Photo: Ziehler Lawn and Tree Care

In Blades of Green’s case, their protocol is for the technician to inspect the property first before treating it. This can cause the surveillance cameras to pick up the technician walking the property but not performing any service. The cameras will time out and not record the service performed afterward.

“They will also sometimes not pick up the technician in the lawn because the cameras are focused more on the immediate area around the house and not the full turf area,” Collinson says. “The second complaint we sometimes receive is more on the plant health care side of the business where we don’t treat every plant at every visit. They are treated based on proper IPM practice and only treating what plants need to be treated at that time of year based on the insect and disease issues of that time. We handle that by explaining what IPM is to the client and why we practice it.”

Richard says some of the motion-activated cameras are not always properly calibrated and fail to capture their technicians on the property. Other times the camera may only pick up when the technician is leaving the invoice after the application, and the homeowner can feel the work was not completed.

“Usually, we find that the technicians have performed their jobs properly, but there have been cases where a mistake has been made and, in those situations, we always make it right with the customer and our teams learn from the experience,” Richard says.

Gerken says they see customer feedback as a chance to build a sense of trust with them.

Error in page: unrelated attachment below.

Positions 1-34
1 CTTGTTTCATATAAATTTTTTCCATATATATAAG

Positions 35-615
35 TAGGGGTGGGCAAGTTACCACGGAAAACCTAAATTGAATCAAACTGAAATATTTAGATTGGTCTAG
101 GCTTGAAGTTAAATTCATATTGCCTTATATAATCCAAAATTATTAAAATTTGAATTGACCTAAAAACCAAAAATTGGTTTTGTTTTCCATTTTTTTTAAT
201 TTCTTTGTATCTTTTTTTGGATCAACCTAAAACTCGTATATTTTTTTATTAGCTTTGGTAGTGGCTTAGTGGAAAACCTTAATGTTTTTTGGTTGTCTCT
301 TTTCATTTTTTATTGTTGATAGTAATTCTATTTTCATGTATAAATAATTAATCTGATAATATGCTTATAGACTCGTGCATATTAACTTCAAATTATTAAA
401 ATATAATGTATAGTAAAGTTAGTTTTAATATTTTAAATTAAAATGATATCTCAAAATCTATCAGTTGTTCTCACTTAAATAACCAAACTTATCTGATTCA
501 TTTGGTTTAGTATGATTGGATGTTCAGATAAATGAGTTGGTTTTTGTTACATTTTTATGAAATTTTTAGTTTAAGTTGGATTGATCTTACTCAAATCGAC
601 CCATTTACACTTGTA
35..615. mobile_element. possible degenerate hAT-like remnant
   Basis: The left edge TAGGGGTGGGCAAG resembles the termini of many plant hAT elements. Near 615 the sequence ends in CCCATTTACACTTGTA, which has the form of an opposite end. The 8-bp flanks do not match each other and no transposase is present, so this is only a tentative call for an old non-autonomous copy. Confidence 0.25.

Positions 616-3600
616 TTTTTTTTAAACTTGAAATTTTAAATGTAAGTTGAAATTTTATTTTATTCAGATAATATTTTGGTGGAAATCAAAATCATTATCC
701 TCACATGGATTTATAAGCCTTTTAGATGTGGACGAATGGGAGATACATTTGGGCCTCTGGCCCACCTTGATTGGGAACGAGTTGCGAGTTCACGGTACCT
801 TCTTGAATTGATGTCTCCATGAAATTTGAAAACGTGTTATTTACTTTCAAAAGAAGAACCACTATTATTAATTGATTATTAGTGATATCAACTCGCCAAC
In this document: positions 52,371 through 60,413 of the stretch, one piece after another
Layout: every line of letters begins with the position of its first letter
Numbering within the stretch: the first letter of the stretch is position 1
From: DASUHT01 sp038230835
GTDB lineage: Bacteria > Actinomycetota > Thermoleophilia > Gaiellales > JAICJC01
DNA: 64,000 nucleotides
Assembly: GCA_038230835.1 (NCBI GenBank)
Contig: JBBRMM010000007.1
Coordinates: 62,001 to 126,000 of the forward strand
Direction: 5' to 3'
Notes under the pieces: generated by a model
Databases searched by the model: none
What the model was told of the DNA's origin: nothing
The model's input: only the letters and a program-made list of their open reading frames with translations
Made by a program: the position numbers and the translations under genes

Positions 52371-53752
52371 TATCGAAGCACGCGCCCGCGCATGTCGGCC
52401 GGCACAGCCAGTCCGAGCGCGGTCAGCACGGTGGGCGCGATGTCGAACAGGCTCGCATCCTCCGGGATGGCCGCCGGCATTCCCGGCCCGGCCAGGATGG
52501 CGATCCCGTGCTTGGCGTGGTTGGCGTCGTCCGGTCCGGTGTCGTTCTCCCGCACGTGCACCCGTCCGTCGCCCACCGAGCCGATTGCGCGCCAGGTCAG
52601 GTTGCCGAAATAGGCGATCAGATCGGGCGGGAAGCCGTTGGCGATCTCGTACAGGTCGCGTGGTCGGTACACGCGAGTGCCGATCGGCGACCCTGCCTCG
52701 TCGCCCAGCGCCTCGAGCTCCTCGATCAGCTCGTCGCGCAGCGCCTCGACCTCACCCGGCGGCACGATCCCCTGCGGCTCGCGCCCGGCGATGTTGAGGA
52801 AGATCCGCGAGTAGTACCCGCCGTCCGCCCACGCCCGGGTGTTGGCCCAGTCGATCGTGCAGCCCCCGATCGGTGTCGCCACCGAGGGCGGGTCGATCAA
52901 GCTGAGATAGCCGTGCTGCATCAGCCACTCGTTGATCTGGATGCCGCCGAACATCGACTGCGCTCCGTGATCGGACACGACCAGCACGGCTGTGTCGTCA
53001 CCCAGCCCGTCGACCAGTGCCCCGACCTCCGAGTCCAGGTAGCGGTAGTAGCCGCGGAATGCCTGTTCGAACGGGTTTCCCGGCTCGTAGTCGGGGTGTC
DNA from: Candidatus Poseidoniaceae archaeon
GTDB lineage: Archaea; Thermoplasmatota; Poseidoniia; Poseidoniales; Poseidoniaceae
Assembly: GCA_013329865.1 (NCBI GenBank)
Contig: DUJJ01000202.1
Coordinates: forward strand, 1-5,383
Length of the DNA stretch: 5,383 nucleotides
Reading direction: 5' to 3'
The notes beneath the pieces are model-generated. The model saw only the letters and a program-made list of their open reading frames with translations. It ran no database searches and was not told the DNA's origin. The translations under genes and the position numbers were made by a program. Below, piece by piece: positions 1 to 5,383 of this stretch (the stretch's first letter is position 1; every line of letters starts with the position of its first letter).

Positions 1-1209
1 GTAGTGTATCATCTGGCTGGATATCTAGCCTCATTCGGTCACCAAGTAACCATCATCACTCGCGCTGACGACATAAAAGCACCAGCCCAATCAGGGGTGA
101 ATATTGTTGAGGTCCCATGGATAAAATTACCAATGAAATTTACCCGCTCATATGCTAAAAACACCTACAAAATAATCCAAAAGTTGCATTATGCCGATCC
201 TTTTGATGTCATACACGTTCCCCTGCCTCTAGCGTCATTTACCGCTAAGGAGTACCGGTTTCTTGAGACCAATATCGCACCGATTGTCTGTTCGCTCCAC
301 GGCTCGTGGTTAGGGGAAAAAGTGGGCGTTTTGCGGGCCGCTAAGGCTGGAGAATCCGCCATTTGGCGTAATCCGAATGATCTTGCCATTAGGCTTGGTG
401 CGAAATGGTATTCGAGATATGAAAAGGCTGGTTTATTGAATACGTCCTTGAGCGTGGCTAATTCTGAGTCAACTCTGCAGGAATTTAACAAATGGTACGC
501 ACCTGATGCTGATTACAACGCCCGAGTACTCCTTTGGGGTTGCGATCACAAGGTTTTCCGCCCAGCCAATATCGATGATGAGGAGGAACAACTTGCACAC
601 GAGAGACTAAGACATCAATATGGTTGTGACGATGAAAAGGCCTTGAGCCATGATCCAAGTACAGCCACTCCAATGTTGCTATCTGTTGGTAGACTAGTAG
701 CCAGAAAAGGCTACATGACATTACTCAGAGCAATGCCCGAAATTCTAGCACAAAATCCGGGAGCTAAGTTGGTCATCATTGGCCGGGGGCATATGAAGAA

“On the rare occasion that a customer did not believe that the application was done to the standards that we have set, we have always made it a point to have a service manager visit the property, hopefully meeting the customer in person and reviewing the application with the goal of achieving a resolution where both parties are satisfied,” Gerken says.

Preparing for More Customer Oversight

Photo: Ziehler Lawn and Tree Care

All three companies say it comes down to building trusting relationships with their clients with this increased ability for homeowner oversight.
“Our technicians are trained to respect our client’s property and to treat their lawns as if it were their own,” Richard says. “We advise our technicians that many homeowners have surveillance cameras, and they should always assume someone is watching them at all times.”

Collinson says their technicians are required to go to the door prior to starting service, so this often triggers the surveillance system. Blades of Green also takes photos of the property during the inspection process and leaves detailed notes to let the client know they were there and build a relationship with them.

“I would say the best way to prepare for this (home security cameras) is by hiring the right people, great people that you trust and take care of and then they will take care of your clients and do right by them,” Collinson says.

Gerken says they haven’t changed any of their practices, but most of their technicians make a point to recognize the cameras and wave at the doorbell camera before starting an application.

“Here at Ziehler Lawn & Tree Care we make it a point to focus on customer service,” Gerken says. “We teach our people to treat our customers’ properties as if they were one of their family members, specifically their Yiayia’s (grandmother). We have a culture that revolves around our unmatched customer experience, which starts on their first day of training and is reviewed on a weekly basis. We have found that when everyone in the company takes pride in the work they are performing and are provided the adequate time to perform an application, the issues with home surveillance are minimized.”

This article was published in the March/April issue of the magazine.

Jill Odom

Jill Odom is the senior content manager for NALP.